Chronic inflammation in benign prostate tissue is associated with aggressive prostate cancer, according to a study published in Cancer Epidemiology, Biomarkers, & Prevention, a journal of the American Association for Cancer Research.
For the study, researchers examined benign tissue from biopsies of 191 men with prostate cancer and 209 men without cancer. They found that 86.2 percent of the prostate cancer had at least one tissue sample with signs of inflammation, compared to 78.2 percent of men without cancer. Those whose benign prostate tissue had chronic inflammation had 1.78 times higher odds of having prostate cancer, and 2.24 times higher odds of having an aggressive disease, compared with those whose benign prostate tissue had no inflammation.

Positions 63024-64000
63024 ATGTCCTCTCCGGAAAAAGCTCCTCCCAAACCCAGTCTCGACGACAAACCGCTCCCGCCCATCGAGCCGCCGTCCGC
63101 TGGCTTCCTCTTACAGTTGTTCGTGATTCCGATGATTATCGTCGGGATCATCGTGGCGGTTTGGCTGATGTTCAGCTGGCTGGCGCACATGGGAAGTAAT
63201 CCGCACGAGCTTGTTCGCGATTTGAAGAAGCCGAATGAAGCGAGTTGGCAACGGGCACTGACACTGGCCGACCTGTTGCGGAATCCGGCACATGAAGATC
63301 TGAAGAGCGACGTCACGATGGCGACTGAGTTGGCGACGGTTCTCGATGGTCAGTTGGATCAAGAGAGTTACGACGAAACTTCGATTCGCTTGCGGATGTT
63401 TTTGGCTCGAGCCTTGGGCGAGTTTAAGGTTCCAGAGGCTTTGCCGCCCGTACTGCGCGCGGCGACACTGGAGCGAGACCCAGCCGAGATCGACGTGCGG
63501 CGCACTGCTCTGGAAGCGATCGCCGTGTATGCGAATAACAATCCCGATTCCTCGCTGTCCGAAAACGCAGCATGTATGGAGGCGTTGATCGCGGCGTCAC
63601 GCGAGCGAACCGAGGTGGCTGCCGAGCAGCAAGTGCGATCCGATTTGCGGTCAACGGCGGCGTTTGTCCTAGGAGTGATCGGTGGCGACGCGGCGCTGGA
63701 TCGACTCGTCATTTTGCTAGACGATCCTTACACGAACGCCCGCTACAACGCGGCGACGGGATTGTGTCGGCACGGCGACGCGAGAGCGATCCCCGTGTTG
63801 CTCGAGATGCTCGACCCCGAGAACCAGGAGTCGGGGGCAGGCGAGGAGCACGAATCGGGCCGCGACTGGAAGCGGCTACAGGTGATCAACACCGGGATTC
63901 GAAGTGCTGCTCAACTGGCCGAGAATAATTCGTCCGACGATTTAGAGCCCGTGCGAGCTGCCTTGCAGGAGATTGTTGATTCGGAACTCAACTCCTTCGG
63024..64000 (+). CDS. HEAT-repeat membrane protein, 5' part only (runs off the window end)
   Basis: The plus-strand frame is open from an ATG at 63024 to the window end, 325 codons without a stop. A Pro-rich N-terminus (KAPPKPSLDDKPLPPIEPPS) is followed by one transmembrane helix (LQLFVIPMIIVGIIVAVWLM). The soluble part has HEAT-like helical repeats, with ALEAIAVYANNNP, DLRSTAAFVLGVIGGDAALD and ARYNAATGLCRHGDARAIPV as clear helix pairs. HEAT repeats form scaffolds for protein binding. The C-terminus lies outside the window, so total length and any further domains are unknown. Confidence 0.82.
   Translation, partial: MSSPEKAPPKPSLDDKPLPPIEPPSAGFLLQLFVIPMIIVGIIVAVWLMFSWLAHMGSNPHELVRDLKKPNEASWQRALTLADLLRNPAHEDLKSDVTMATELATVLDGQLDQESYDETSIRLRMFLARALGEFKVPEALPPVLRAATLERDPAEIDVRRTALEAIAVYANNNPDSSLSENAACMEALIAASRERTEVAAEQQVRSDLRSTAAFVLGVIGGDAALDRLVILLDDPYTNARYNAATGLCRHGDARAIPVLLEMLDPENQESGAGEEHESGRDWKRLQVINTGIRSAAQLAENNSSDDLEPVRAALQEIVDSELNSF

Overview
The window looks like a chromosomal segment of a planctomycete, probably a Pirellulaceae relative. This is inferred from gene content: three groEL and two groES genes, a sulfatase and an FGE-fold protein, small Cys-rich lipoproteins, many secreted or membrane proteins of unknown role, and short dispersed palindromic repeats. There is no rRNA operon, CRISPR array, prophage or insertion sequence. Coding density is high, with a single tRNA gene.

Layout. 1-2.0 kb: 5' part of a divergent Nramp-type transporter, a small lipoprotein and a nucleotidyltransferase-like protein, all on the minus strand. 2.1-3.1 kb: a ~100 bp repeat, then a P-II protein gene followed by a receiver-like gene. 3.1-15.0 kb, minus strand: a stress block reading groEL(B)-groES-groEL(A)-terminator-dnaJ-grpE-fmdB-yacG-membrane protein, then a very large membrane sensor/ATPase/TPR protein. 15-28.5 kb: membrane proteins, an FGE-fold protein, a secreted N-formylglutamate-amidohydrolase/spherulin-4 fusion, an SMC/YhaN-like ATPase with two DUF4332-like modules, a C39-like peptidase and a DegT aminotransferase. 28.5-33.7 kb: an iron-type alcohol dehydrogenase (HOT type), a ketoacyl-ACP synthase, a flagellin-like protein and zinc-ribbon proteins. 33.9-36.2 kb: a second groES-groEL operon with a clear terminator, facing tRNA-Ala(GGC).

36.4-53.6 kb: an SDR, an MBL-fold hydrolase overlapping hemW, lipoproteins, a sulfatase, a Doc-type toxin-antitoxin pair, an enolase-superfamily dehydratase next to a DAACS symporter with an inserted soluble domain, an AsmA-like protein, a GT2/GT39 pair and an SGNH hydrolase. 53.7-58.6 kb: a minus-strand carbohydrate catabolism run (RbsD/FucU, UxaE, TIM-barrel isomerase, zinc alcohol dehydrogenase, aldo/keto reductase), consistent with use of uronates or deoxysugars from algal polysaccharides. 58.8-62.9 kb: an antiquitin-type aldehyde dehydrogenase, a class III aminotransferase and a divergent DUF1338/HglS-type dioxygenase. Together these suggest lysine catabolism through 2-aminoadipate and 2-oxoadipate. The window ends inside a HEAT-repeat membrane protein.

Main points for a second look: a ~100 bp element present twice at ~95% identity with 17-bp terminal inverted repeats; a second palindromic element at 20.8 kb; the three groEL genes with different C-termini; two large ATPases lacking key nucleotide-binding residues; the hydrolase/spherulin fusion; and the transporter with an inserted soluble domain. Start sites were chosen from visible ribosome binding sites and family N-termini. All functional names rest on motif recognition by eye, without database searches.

“Our team is next studying the type of inflammatory cells that may be influencing the risk of aggressive prostate cancer,” Elizabeth A. Platz, Sc.D., MPH, at Johns Hopkins Bloomberg School of Public Health in Baltimore, was quoted as saying. “This study is a stellar example of multidisciplinary research involving epidemiologists, pathologists, immunologists, urologists, and biostatisticians.”